April 06, 2012, 7:38 AM — Last week I spoke to why Research in Motion's centric strategy would fail. Now that more details are out, I think we can conclude that the plans RIM's leaders have devised are exactly 180 degrees from what they should be doing.
Let's explore the problem with RIM and what a successful strategy might look like. They are actually onto something--they just got it completely wrong.
The Problem at RIM
It is said that if you are a screwdriver company you'll look at every problem as if it is a screw. RIM, at its heart, is an IT company in a consumer-driven world, which is a formula for obsolescence. So the problem is that RIM, which has a product once so desirable it was called the " crackberry," has lost its customer base.
I covered RIM's initial success closely, and I find it ironic that IT didn't drive the company into the market, but rather it was the executives who found the early two-way pagers irreplaceable that RIM targeted. In short, RIM started out, much like Microsoft did, as a user-focused company and then lost its way.
Now RIM is pressing a strategy to focus on IT and partner for the consumer side, but that's a losing bet. Think of the likely partners--the best consumer company is Apple and it has a phone. Second is Samsung, which also has a phone, followed by HTC (it has a phone) and LG (it has a phone) and on down the line. In short, outside of retailers like Amazon and carriers, there are few options for consumer-side partners outside of Nintendo (even Sony has a phone), and doing a gaming pure play with Nintendo would likely kill the IT side.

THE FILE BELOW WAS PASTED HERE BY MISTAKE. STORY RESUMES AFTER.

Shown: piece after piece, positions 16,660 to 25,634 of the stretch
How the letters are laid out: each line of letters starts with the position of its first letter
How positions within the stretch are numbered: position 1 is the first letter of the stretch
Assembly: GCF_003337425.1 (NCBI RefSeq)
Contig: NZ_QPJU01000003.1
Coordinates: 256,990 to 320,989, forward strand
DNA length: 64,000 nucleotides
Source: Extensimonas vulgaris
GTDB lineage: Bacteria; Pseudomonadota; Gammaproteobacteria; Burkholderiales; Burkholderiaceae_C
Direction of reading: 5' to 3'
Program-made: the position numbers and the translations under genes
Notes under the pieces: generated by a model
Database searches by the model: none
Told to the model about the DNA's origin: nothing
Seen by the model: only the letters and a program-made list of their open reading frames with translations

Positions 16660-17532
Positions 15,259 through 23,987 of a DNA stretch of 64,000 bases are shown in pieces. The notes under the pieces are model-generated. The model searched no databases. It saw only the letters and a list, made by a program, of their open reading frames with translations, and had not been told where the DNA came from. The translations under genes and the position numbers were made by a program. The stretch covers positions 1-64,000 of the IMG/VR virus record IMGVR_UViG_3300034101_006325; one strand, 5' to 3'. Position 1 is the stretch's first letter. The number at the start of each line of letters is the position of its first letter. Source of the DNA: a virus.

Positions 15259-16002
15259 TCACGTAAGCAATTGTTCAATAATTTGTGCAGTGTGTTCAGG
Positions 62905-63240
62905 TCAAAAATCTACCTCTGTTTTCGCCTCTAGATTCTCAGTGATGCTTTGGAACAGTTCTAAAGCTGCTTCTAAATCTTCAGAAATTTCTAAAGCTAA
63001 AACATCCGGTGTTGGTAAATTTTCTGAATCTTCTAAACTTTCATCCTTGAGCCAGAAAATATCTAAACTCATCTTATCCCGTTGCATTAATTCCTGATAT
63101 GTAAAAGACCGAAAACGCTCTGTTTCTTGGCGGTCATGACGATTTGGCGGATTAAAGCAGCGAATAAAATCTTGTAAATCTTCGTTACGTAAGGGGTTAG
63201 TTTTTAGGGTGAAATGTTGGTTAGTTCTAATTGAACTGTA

On the IT side, with systems management RIM would go head to head with IBM, Dell, HP and a host of companies with deeper roots into IT than RIM has but no phones. So you would think that the more successful strategy would be to go to these companies, all of which have largely tried and failed with smartphones and tablets, and partner with them for IT while handling the consumer segment yourself because partners there just don't exist.
Amazon, with a set of services that largely match or exceed Apple's, may be the lone exception, and it doesn't have a phone. Amazon is also the largest online retailer in the world, so a partnership there might be doable.
But in the end, if RIM tries to partner on consumer and drive IT, it will be swimming upstream. Given how weak the company already is, that likely won't end well.